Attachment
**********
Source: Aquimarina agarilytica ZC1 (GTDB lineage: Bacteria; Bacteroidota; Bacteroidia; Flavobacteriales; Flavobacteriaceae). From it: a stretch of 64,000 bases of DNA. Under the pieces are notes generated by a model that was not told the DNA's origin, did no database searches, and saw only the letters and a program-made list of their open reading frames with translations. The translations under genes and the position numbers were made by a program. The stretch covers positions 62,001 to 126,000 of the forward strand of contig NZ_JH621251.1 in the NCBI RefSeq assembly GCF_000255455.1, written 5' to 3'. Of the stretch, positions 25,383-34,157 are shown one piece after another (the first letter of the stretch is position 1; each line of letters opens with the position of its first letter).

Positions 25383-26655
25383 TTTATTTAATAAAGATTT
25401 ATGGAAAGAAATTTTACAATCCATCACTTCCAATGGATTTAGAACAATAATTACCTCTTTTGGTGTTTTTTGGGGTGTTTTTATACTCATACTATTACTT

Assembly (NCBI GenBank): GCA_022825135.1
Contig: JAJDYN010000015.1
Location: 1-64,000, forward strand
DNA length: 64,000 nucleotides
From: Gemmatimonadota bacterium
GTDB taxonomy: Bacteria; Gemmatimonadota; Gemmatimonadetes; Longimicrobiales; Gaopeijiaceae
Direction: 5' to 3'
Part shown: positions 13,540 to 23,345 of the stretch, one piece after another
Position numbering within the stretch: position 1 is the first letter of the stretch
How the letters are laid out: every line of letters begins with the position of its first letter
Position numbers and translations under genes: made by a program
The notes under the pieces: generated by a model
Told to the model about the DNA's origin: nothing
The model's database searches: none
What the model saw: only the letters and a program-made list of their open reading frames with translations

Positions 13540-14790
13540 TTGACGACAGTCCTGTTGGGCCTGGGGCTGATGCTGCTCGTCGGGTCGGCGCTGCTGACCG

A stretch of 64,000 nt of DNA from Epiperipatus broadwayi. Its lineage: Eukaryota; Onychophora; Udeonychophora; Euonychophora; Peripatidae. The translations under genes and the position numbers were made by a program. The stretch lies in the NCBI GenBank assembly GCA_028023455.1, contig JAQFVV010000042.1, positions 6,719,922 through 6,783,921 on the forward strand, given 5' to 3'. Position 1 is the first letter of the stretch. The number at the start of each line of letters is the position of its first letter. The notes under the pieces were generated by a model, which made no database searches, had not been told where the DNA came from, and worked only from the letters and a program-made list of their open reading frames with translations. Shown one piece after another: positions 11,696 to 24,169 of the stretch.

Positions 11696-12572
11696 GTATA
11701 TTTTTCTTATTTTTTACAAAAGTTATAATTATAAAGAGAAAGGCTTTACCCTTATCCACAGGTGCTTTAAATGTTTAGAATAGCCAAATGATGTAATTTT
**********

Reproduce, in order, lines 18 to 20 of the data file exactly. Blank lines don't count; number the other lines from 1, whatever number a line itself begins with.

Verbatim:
The model's database searches: none
What the model saw: only the letters and a program-made list of their open reading frames with translations

Positions 13540-14790